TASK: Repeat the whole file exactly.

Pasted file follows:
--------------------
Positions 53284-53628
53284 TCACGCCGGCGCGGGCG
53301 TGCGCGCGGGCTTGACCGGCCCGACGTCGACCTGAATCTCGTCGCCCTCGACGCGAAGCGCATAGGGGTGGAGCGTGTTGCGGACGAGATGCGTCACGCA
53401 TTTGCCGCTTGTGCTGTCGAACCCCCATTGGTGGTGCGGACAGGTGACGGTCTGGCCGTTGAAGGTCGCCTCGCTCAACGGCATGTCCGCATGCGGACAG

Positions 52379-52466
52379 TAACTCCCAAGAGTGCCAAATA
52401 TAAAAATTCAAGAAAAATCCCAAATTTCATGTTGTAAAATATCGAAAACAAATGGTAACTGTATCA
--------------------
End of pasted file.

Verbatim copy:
Positions 53284-53628
53284 TCACGCCGGCGCGGGCG
53301 TGCGCGCGGGCTTGACCGGCCCGACGTCGACCTGAATCTCGTCGCCCTCGACGCGAAGCGCATAGGGGTGGAGCGTGTTGCGGACGAGATGCGTCACGCA
53401 TTTGCCGCTTGTGCTGTCGAACCCCCATTGGTGGTGCGGACAGGTGACGGTCTGGCCGTTGAAGGTCGCCTCGCTCAACGGCATGTCCGCATGCGGACAG

Positions 52379-52466
52379 TAACTCCCAAGAGTGCCAAATA
52401 TAAAAATTCAAGAAAAATCCCAAATTTCATGTTGTAAAATATCGAAAACAAATGGTAACTGTATCA